2
  • Don't architect something that "either receives data from a queue or can be directly called." Because the first case actually consists of a separate [object ...] that calls the second. Mar 14, 2021 at 20:47
  • @MikeRobinson Oh... I was actually trying to illustrate an example that the controller we see could be the kind of controller that receives a message from a queue or the kind of controller that receives a message when being called on. Apologies, I should have been clearer. But you made a good point there. I’ve updated my question to make it more concise to reduce the confusion. Thanks!
    – xenon
    Mar 14, 2021 at 20:59

2 Answers 2

2

Never forget that each of your layers exists for a specific purpose, and you should sort your logic into those layers according to that purpose.

  • Controllers' purpose is to handle web requests. They are mainly focused on mapping the appropriate action/data to the correct service/model. They are not concerned with intricate business logic and should mainly be structured as a simple passthrough to your services. At best, they validate basic model validity.
  • Services' purpose is to house your business logic. They contain the orchestration of the operations that your codebase is built on. This means that services speak to your external dependencies (db, third party API, ...) and inner logic (domain) to achieve the needed outcome.

Orchestrating the calls made to several APIs is inherently business logic, and should therefore be done in the service layer, i.e. your example 1.

Or should I split the actions in the service class and then make use of the controller class to perform the individual actions like so? I don't feel like this is a good approach because it feels like part of the logic is leaked into the controller

You're completely correct here, this is putting some of the logic, i.e. the orchestration inbetween the calls, onto the controller, which is not something the controller should occupy itself with.

It also doesn't quite make sense from a design perspective. When ordering a meal at a restaurant, do you list off the steps of the recipe to the waiter? Or do you just tell them what you want and let the chef figure it out for themselves how to make that meal?

Or, lastly, should I split the actions but encapsulate the loops and some logic in the service class like in this example?

This is the same offloading of logic onto the controller, but in a less severe fashion. The response remains the same, it's not really the controller's job to do these kinds of things.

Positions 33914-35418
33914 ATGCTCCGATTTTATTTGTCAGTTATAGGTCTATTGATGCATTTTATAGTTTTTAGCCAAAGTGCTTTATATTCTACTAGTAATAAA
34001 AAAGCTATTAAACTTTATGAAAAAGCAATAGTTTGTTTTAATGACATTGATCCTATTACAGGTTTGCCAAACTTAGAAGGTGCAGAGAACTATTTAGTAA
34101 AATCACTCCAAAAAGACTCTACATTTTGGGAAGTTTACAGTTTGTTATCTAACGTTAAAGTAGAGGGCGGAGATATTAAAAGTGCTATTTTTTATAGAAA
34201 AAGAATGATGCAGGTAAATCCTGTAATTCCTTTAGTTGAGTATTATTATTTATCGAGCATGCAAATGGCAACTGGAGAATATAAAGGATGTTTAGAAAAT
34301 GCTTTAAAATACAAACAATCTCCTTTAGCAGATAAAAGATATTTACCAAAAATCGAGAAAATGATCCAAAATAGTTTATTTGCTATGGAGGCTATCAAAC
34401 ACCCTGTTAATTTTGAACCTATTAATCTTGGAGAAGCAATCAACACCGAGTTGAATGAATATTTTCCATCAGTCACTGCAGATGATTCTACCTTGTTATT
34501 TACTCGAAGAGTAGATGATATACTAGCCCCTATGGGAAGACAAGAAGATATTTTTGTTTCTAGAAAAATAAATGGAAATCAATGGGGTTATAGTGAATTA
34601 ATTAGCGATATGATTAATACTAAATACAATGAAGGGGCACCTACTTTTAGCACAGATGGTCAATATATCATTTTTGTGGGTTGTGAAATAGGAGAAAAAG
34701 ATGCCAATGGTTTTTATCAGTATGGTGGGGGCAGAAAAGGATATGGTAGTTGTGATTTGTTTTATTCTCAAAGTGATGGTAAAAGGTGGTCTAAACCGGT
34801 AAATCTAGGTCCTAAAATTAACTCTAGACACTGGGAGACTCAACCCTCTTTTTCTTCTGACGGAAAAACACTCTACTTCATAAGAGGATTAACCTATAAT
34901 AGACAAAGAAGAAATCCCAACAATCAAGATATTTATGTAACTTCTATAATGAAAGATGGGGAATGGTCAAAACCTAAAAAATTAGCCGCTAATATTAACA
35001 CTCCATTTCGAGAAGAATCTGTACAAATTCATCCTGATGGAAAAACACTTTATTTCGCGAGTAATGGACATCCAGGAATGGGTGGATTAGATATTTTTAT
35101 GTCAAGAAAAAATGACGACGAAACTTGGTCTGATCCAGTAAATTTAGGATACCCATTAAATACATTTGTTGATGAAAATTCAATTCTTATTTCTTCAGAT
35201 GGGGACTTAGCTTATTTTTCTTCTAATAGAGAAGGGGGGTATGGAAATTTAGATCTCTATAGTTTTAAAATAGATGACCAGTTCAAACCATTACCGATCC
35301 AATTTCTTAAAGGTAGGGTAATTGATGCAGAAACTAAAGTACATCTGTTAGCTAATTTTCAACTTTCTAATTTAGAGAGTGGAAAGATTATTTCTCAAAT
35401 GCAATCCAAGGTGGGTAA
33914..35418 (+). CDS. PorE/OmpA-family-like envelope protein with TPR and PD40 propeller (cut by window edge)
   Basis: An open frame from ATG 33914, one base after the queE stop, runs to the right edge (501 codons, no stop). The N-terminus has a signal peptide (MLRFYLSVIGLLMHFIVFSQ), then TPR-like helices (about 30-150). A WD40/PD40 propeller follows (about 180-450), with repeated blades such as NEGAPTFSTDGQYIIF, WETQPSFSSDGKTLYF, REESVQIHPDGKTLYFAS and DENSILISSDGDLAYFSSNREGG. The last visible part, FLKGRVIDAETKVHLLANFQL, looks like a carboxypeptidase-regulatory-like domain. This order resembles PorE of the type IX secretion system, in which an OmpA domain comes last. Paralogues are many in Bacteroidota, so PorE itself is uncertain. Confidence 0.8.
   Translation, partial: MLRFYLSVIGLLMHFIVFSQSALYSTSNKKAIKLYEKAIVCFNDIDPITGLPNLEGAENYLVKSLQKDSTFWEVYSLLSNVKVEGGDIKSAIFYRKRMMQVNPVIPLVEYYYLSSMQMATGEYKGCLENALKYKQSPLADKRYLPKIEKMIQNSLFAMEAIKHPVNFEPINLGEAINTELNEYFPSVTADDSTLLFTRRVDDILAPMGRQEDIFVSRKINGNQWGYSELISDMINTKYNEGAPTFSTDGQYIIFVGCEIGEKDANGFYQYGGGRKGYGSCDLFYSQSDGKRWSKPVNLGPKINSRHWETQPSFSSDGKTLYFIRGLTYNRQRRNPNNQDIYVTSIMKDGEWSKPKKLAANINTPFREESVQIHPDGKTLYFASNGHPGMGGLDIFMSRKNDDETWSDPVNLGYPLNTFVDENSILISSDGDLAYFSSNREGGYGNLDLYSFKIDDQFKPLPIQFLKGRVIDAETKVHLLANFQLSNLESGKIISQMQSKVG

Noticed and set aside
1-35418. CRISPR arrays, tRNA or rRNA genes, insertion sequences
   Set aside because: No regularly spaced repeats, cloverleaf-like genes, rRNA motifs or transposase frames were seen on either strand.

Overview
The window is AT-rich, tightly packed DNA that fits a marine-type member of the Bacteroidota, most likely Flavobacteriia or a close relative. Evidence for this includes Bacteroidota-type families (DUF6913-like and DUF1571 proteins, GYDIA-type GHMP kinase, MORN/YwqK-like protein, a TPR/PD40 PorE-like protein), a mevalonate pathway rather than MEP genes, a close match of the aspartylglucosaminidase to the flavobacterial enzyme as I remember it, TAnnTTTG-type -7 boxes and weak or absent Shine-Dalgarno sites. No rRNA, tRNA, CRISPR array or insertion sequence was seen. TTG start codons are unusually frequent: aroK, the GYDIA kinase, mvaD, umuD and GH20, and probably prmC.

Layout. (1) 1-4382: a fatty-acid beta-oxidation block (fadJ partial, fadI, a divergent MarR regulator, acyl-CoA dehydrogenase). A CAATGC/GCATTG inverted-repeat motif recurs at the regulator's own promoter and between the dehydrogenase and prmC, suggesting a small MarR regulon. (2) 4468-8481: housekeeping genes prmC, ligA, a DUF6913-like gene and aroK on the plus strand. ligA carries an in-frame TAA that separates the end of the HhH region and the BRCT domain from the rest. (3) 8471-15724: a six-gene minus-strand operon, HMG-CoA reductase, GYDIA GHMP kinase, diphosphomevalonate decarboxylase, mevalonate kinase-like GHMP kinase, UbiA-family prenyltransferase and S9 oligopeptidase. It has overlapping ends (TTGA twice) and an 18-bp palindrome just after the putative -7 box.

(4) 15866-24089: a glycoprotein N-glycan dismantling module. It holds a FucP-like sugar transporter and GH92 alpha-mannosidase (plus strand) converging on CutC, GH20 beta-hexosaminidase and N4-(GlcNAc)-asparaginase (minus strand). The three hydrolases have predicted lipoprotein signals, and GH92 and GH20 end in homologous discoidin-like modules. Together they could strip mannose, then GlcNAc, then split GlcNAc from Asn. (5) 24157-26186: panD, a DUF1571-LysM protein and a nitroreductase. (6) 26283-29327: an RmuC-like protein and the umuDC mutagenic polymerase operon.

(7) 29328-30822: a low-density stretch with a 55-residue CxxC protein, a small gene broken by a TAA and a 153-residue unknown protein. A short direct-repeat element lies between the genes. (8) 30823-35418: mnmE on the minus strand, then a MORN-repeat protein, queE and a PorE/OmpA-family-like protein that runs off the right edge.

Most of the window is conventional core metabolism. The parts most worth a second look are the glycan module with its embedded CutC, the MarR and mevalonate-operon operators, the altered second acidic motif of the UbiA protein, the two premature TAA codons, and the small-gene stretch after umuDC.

It also doesn't quite make sense from a design perspective. Imagine if you order a burger, and the chef comes out of the kitchen to give you a freshly cooked meat patty, and then tells you to give him that same patty so he can make your burger.

0

I would suggest separating the code into separate methods so that:

  1. Processing logic is separated into its own method. This way you would be able to unit-test the logic itself, if needed.

  2. Calls to APIs are encapsulated into respective methods. This way code structure is clearer and your methods would be more in line with the single responsibility principle.

In terms of processing all messages and then making all the calls to API A and B against doing processing and making calls message by message. This depends on the amount of messages and time it takes to process a single message - if there is only a handful of messages and processing takes milliseconds, there is no difference what approach to take. However, if there are hundreds, thousands or millions of messages, it might be would be best to do the processing and make calls message by message to avoid processor/network utilisation spikes.

3
  • By separating methods, do you mean something along Example 2 or Example 3 in the question?
    – xenon
    Mar 15, 2021 at 1:31
  • @xenon, something like Example 2.
    – spektro37
    Mar 15, 2021 at 23:10
  • @xenon, after reading Flater's response, I would suggest going with what he is suggesting. My main point was to have each step separated into a method that does one thing, but really none of the examples is doing this.
    – spektro37
    Mar 15, 2021 at 23:25